72-Hour Emergency Kits

72-Hour Emergency Kits are designed to help an individual survive for three days during an emergency in which basic needs have been cut off, such as, electricity, water, gas, sewer treatment, and telephones. The kits are also designed for mobility. In case of evacuation, you can grab your kit and go. In situations of local, state, or national emergencies, it could take days for local officials or relief teams to reach you and your family. A 72-hour emergency kit is made up of basic items you may need during an emergency.

Each member in your family (pets too) should have their own kit tailored to their needs. This can seem like an overwhelming task. When I did research there were so many kinds of lists and already-made kits, I didn’t even know where to start.

Well, I’ve made it easy for you. I found many different item lists from different sources and I have combined them into one.

The items on this list are suggested, it is up to you to adjust your kits to the needs of your family members.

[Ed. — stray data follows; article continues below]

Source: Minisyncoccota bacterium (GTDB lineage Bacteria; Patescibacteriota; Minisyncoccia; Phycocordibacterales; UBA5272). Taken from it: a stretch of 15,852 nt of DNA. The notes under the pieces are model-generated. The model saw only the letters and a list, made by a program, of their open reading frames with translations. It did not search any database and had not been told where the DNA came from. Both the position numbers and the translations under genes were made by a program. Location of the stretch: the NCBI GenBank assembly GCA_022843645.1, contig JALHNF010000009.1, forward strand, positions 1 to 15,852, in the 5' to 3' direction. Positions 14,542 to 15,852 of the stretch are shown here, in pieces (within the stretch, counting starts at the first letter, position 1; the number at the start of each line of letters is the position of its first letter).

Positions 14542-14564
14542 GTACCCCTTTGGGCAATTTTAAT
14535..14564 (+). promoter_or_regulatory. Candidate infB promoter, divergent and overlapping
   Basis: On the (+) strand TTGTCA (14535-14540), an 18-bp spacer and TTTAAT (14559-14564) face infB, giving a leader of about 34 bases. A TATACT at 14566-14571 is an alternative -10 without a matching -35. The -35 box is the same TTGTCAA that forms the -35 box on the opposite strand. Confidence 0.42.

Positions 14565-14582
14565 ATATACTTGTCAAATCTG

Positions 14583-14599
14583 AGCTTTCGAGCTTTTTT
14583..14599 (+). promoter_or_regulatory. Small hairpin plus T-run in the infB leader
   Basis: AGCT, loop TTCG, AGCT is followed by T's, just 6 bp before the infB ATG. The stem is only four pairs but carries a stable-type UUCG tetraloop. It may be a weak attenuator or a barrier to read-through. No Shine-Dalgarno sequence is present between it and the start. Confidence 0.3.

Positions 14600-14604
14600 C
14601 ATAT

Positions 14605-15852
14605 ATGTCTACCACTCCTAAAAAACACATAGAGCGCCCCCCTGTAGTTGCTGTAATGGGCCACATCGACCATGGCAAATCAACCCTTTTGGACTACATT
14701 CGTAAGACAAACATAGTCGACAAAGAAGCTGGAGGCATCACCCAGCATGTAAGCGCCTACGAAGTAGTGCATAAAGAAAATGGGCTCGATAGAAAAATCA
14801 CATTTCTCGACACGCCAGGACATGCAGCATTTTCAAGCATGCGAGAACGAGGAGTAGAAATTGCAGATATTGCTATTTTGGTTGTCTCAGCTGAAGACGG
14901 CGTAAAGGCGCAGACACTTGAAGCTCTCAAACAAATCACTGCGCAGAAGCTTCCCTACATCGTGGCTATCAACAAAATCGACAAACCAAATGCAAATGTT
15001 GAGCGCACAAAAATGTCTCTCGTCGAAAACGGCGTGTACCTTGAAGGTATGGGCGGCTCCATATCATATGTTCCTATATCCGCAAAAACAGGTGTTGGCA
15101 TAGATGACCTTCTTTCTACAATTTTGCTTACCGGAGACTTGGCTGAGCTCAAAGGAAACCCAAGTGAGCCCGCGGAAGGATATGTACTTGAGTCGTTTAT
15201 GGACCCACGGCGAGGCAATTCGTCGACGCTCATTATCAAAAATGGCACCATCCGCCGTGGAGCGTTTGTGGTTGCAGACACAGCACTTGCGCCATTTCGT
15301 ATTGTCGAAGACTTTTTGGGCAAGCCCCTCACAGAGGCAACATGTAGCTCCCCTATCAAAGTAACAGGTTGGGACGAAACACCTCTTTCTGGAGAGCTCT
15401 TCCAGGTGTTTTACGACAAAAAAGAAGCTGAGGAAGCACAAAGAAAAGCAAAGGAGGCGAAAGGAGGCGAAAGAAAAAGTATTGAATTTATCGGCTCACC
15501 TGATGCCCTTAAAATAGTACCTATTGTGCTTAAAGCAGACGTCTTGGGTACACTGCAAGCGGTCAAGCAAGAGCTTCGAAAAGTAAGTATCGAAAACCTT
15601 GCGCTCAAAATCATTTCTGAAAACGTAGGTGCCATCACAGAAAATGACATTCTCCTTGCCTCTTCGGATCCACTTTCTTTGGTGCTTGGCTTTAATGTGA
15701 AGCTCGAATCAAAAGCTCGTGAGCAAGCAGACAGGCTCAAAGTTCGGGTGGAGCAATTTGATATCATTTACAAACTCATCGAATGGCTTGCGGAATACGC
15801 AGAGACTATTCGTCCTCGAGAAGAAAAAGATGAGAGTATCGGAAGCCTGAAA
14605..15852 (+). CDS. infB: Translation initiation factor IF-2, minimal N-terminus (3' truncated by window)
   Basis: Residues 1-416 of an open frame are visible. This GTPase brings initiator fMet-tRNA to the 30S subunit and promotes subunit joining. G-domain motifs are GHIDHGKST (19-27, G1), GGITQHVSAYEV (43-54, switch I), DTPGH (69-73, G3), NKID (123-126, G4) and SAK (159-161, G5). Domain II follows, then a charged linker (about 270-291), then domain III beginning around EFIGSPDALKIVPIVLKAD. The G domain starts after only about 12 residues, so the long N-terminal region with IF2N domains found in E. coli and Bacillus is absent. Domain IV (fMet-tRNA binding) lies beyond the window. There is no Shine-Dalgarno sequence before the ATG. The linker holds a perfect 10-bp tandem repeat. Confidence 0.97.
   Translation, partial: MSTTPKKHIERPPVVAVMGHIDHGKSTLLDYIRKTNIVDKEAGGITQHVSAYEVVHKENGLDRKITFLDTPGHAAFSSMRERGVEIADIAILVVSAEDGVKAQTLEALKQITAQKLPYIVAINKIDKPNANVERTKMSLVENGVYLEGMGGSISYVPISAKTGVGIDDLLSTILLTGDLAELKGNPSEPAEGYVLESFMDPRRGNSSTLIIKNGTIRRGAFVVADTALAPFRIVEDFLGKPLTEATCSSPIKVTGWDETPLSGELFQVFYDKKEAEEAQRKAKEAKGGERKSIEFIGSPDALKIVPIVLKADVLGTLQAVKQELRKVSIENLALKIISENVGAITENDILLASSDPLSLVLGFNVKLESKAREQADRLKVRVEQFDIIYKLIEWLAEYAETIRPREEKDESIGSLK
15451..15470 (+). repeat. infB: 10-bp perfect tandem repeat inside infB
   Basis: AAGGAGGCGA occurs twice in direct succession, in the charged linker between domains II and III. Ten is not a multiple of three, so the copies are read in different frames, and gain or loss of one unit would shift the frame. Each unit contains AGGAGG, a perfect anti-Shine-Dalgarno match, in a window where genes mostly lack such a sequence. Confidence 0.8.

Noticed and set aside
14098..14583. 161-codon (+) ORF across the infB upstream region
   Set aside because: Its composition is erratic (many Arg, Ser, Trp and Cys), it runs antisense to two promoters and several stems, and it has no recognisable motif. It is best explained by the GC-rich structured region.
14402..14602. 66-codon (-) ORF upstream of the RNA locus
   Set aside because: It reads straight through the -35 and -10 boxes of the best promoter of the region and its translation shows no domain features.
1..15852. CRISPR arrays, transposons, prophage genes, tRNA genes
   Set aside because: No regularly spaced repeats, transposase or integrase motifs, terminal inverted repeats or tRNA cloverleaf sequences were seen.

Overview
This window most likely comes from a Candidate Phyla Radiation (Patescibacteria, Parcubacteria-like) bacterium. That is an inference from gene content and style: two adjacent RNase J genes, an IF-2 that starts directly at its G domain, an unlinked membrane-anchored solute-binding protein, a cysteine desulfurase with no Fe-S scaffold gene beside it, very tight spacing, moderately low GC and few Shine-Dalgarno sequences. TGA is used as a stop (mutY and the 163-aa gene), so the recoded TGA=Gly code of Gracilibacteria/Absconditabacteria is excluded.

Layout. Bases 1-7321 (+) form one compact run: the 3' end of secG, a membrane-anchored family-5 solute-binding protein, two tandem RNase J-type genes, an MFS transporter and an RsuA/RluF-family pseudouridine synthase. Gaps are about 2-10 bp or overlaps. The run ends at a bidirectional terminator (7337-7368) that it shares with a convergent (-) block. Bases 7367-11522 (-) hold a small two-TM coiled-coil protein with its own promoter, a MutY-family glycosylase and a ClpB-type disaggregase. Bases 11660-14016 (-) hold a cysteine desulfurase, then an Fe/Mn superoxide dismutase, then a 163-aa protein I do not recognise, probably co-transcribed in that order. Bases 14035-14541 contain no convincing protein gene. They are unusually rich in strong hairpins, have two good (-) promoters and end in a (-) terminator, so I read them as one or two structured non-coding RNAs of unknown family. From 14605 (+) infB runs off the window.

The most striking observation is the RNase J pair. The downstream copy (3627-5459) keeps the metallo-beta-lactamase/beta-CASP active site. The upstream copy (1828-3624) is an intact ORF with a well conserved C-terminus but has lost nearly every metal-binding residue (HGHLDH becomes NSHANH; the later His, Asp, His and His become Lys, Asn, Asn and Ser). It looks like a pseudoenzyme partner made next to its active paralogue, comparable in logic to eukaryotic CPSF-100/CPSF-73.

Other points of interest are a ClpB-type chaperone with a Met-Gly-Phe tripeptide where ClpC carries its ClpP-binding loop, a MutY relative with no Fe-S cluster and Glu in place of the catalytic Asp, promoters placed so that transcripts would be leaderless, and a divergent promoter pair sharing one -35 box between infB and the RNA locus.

Food & Water

Each kit should contain enough food and water for 3 days.

  • Water (1-3 gallons per person. Note: FEMA recommends 3 gallons per person, especially if you live in a warmer climate or have special needs i.e. diet, are a child, nursing mother, or in case of a medical emergency)
  • Water filter or purification tablets (optional, but not necessary, especially if you have 3 gallons of water)
  • Canned foods that don’t need cooking (meats, fruits, vegetables, soups)
  • MRE’s (Meals Ready-to-Eat)
  • Vitamins
  • Granola bars/protein bars
  • Dried fruits/trail mix
  • Crackers/sweetened cereals
  • Hard candy/gum (Note: Jolly Ranchers can melt and mint gum can “flavor” other foods)

First Aid
The following list is taken directly from FEMA.gov. These are the recommended supplies when making your own first-aid kit.

  • Sterile adhesive bandages in assorted sizes
  • 2-inch sterile gauze pads (4-6)
  • 4-inch sterile gauze pads (4-6)
  • Hypoallergenic adhesive tape
  • Triangular bandages (3)